Date of Award
Master of Science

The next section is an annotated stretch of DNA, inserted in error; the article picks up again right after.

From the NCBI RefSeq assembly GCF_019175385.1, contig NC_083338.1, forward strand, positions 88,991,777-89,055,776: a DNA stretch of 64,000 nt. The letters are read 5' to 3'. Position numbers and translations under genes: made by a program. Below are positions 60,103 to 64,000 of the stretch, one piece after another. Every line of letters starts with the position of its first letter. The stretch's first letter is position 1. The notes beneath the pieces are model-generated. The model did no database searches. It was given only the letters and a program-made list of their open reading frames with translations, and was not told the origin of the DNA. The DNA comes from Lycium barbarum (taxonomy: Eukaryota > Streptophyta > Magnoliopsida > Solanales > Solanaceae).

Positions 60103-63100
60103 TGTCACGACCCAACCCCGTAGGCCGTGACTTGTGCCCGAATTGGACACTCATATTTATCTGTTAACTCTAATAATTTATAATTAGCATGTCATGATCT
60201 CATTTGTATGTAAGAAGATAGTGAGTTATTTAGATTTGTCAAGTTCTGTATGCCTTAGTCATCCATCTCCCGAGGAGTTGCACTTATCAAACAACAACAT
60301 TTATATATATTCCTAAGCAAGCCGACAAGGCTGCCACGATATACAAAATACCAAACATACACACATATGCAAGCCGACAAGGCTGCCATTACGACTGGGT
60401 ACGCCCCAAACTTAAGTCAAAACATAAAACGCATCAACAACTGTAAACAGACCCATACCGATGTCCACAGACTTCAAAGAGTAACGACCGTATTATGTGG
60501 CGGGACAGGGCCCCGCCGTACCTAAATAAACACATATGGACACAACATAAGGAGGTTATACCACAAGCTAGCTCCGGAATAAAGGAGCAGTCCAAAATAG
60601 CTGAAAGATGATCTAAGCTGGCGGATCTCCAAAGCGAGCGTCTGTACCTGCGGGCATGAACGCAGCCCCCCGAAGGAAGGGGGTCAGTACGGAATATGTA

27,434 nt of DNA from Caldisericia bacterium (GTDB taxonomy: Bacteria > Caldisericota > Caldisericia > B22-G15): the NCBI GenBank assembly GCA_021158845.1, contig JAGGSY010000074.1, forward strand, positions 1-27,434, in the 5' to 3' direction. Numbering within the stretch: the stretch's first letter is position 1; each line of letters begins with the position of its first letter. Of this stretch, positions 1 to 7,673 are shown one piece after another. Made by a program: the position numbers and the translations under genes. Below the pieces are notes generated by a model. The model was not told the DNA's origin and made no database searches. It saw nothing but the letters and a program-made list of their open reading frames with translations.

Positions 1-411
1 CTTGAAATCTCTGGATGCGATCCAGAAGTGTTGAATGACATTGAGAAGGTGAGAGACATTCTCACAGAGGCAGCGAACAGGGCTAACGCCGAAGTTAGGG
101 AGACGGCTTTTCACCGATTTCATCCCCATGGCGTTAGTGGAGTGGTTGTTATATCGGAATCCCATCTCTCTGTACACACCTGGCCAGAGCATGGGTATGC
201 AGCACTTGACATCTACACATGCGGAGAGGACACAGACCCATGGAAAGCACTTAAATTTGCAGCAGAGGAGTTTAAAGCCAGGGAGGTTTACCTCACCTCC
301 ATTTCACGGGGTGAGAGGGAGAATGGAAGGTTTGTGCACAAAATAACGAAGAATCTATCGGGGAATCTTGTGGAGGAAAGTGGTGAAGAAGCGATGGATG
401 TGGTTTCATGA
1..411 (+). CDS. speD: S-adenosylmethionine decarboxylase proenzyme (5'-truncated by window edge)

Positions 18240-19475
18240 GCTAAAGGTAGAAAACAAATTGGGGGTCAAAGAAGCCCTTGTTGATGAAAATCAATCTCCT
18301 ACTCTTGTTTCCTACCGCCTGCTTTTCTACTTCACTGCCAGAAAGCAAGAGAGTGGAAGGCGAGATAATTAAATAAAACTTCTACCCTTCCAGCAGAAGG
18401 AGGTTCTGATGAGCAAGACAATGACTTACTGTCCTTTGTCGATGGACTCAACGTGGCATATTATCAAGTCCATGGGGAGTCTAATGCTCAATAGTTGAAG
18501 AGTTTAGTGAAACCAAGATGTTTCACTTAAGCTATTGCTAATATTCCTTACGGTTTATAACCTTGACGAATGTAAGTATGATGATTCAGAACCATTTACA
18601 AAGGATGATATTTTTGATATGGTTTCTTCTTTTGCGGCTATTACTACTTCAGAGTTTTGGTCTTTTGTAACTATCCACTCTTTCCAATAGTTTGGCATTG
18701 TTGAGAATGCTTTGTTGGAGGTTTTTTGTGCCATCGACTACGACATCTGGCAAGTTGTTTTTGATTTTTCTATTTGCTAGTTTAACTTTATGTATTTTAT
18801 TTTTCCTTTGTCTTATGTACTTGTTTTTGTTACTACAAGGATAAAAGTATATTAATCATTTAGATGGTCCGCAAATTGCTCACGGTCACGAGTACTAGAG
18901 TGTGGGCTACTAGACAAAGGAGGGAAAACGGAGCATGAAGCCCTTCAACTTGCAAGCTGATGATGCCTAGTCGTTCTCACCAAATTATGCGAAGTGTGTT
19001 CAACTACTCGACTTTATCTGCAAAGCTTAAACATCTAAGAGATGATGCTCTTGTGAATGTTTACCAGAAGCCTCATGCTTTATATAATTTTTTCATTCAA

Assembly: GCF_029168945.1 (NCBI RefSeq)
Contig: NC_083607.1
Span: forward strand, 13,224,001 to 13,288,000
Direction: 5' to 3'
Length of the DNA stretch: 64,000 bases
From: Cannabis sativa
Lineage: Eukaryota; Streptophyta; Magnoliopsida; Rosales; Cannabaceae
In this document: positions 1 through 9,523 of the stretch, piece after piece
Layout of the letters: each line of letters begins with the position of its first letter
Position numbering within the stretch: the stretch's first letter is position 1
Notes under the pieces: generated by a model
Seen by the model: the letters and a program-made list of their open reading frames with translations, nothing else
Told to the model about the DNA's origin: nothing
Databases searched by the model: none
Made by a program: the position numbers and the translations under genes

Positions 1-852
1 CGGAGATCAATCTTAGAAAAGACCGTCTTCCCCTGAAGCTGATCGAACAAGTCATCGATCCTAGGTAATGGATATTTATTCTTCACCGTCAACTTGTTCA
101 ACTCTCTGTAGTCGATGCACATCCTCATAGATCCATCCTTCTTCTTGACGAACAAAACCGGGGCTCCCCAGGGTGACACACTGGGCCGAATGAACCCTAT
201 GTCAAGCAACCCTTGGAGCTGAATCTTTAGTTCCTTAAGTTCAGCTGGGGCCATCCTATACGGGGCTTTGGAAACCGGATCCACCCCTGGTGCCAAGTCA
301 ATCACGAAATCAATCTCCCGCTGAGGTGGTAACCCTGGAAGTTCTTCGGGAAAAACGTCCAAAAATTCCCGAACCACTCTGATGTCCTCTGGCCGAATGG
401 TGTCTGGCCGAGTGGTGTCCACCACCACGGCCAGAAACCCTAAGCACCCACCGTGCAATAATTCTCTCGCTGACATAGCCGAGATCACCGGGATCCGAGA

Understanding energy fluxes within and between floodplain water bodies, and between rivers and their floodplains is essential for comprehending the dynamics of modern, altered river systems. Floodplain aquatic invertebrates may move between habitats deliberately (through emergence and dispersal) or through passive transport during flooding. This movement may represent a significant flux of energy and an essential food web subsidy. I assessed the usefulness of the stable isotopes of hydrogen and oxygen (D and 18O respectively) for identifying the origins and movements of macroinvertebrates in Mississippi River floodplain water bodies. I sampled water and invertebrates from the Mississippi River, intermittent and permanent floodplain wetlands, and tributaries during 2007 and 2008. Results showed consistent relationships between δD and δ18O signatures in invertebrate tissues and their home water bodies. I also investigated whether δD and δ18O could be used as a multivariate "fingerprint" to trace a captured invertebrate back to its environment of origin. Results showed that δD can be a useful tracer of the movement of floodplain invertebrates in some cases, although δ18O is likely not suitable for that purpose.
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